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Plant-based weight loss tips for interior composite panels

To the engineers who designed your car, it doesn't matter whether you drive a crumb-coated minivan, an urban compact, a cottage-bound crossover, or (lucky you!) a supercharged exotic sports car.

In all likelihood, their number-one design challenge was the same, regardless of make or model or category or country. It has been the same for years: How can we create the best version of this vehicle at the lightest weight possible?

Heavy on lightweighting

Building lighter cars, or lightweighting, is self-evident. Thanks to the benefits of better gas mileage, reduced carbon emissions, and improved vehicle performance, manufacturers would be remiss to ignore the trend. Even if they wanted to, consequences loom for automakers that fail to meet government-mandated CO2 emissions standards in North America and Europe.

So the question is not whether to lightweight, it's how to do it, and, more to the nature of the challenge, how to do it better than everyone else.

Competition is fierce. No single part in the vehicle is too insignificant to optimize for weight. That's because every pound shed counts toward one more mile per gallon (or kilometer per liter), and a better fuel economy rating, which most consumers continue to prioritize even when oil prices are low.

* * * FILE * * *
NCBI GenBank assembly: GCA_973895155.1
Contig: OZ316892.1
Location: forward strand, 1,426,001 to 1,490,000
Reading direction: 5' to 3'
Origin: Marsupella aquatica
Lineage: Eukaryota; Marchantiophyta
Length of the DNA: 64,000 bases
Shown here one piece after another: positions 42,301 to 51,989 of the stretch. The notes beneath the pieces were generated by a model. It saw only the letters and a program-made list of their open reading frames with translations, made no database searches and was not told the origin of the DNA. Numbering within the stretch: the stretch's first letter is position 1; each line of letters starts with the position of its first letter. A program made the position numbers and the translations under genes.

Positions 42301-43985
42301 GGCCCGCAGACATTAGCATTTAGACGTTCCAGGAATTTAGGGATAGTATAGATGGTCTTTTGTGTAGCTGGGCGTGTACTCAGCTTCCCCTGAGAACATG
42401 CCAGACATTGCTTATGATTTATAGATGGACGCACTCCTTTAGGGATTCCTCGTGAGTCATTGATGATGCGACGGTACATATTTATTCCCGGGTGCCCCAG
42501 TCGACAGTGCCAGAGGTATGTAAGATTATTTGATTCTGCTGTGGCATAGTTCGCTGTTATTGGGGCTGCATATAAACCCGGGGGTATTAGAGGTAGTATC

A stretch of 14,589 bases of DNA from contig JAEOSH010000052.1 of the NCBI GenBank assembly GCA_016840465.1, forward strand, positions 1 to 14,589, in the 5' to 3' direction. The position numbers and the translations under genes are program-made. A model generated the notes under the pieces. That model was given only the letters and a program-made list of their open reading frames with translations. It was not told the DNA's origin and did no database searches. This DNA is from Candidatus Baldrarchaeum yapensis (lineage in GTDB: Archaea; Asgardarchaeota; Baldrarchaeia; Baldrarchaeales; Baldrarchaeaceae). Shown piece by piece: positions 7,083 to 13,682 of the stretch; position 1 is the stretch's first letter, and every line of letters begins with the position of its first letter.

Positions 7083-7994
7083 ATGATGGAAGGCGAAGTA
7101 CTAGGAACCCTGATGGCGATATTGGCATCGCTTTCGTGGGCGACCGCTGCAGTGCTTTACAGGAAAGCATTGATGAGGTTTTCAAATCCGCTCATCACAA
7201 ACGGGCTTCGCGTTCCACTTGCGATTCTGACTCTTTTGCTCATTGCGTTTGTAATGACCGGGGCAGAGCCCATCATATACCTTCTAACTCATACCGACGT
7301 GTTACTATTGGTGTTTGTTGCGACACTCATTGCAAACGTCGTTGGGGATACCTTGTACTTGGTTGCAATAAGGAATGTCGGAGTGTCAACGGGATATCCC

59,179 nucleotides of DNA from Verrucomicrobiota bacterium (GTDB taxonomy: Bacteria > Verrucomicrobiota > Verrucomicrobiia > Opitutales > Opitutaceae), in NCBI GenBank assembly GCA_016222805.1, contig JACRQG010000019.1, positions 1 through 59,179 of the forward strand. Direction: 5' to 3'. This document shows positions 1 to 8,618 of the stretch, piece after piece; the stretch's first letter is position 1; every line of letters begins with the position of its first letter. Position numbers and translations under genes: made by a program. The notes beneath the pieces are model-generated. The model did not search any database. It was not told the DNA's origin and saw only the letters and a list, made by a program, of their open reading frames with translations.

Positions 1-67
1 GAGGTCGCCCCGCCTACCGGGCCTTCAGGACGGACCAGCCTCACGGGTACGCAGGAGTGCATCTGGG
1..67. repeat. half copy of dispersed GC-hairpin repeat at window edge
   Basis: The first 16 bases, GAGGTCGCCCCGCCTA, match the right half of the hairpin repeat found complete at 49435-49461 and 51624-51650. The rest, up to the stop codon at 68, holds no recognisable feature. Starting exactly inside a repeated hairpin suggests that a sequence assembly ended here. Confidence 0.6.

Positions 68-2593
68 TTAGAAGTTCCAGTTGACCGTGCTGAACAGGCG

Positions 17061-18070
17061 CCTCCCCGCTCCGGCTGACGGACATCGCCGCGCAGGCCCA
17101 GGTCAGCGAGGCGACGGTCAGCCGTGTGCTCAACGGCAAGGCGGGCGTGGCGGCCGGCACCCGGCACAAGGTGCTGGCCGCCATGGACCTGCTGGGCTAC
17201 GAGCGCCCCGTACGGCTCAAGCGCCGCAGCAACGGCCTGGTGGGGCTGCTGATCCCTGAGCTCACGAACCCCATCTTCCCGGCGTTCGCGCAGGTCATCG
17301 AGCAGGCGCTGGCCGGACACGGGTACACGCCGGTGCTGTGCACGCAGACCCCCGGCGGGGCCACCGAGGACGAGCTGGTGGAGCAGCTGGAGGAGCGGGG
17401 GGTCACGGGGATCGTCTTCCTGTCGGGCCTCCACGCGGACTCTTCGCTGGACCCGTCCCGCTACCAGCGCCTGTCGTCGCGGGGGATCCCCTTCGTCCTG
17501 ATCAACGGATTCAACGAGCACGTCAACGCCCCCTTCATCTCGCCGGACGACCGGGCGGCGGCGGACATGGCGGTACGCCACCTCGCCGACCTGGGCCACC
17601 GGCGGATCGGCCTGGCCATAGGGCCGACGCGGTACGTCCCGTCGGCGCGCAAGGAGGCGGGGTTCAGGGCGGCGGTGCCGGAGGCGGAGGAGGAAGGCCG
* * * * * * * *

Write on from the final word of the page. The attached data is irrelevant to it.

There are a lot of ways to lightweight a vehicle, and the best carmakers are using a combination of all of them. It's not enough just to downsize the powertrain, or consolidate parts with injection-molded thermoplastics. Manufacturers and their OEMs also must scrutinize every metal, plastic, glass, and composite material used in the vehicle, looking for opportunities to swap them out for something lighter.

The replacement concept is simple, but it's not easy. In addition to being lighter, the new material must be just as strong and just as easy to process. Material selection is where innovation gets serious, because it's downright molecular. All fibers are up for consideration. Even plants.

A plant-based diet

Natural fibers such as flax, jute, and hemp (to name a few 'bast-type' fibers) have become increasingly popular in non-structural, or semi-structural composite panels — think door panels, trunk liners, back panels — replacing even conventional glass and carbon fibers.

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It makes sense. Natural fibers are lightweight, strong, renewable, and relatively cost effective. Their acoustic and thermal insulation properties are also noteworthy, outperforming glass fiber.

The binder is where chemistry continues to play a crucial role. Not only does the polymer need to retain the desirable properties of natural fibers; it also has to add the properties the fibers don't have. More on this in a moment, but it suffices to say chemists have been able to check most of these boxes.

Time to aim higher lower

Auto manufacturers already have many years of experience with the benefits of natural fiber composites, and they have started to shift processing technologies to get even more savings. Just by making the change from injection molding composite panels to compression molding, automakers have further reduced the weight of each part by 20 percent.